Since selling the New Republic to Facebook co-founder Chris Hughes in 2011, however, Mr. Peretz, now 73, has emerged as a vociferous critic of Barack Obama and much of the Democratic foreign-policy establishment. His break with the president he campaigned for in 2008 has been sharp and painful. The Obama administration's worldview, he now thinks, represents a radical departure from the "healthily hard-ass" foreign policy he has long championed on the left. Mr. Peretz is especially disturbed by Mr. Obama's failure to support Israel at a time when the Jewish state faces an unprecedented combination of threats.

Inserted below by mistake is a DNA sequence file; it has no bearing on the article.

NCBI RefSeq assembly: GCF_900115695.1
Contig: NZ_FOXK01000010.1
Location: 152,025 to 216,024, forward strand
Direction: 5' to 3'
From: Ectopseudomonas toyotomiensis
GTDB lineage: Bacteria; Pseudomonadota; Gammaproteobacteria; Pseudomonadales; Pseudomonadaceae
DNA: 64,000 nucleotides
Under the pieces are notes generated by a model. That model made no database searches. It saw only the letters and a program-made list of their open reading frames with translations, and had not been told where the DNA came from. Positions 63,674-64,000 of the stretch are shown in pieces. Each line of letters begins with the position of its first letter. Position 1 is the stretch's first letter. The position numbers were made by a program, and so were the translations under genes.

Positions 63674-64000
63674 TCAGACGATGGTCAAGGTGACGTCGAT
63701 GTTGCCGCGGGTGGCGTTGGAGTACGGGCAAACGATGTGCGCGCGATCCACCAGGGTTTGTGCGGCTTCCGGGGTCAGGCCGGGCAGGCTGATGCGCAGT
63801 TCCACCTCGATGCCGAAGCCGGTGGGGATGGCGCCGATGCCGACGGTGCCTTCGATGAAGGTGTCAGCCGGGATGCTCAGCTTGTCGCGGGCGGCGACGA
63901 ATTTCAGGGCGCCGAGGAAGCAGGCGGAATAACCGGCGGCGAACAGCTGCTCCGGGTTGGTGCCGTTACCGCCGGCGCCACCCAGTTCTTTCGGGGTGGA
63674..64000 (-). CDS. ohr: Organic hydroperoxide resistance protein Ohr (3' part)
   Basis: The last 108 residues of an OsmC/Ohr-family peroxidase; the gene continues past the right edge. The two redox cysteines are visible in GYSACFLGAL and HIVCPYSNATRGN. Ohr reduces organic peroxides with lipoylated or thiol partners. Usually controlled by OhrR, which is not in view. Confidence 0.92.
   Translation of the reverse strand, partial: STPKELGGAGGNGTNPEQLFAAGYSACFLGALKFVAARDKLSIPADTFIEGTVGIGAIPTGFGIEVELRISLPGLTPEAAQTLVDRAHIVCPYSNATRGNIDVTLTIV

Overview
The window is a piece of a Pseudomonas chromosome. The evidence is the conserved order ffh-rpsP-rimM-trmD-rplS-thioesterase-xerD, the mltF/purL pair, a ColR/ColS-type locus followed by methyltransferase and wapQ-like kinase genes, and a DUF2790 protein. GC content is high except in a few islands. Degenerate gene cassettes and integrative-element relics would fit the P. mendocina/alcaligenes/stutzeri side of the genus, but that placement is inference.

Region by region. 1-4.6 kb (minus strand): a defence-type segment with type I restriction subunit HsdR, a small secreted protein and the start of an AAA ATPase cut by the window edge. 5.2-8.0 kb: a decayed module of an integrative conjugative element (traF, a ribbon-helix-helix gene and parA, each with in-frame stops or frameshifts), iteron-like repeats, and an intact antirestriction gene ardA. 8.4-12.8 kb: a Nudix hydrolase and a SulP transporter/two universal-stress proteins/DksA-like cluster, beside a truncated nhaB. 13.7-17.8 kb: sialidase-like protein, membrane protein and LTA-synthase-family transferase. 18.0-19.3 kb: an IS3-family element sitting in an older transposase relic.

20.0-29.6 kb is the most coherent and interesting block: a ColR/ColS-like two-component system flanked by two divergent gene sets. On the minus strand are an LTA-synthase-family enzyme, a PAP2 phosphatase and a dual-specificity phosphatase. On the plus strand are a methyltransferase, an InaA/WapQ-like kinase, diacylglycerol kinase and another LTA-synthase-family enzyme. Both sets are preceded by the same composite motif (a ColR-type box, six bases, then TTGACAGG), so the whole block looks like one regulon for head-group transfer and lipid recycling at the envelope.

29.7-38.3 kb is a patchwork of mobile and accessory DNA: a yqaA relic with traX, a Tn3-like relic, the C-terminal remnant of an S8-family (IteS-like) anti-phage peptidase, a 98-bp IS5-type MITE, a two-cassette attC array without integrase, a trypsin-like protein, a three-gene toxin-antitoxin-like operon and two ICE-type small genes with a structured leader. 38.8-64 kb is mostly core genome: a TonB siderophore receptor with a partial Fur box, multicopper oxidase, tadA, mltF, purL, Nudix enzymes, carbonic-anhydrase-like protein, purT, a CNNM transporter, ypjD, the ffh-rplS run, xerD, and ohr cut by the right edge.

Born into a devotedly Zionist household in New York City, Mr. Peretz attended Public School 28 in the Bronx, "largely a Jewish school with Irish teachers." At a Christmas pageant in second grade he was cast as the star of Bethlehem. ("It did not harm my Jewishness one bit.") At the front of the classroom that day there were an American flag and a large banner adorned with the United Nations logo. "The world's last, best hope," read the words above the logo.

These were the immediate postwar years, when American faith in a cooperative international community remained intact. "I think I must've believed it," Mr. Peretz reminisces, "for a very long time."

The leap from that childhood faith to leftist activism in 1960s Boston—he graduated from Brandeis in 1959 and went on to earn a Ph.D. in government at Harvard—was a logical one. Mr. Peretz would grow a big beard (a friend called his look "rabbinical Ho Chi Minh") and join the marches against the war in Vietnam. But unlike many others in the antiwar crowd, Mr. Peretz always remained skeptical of the Viet Cong.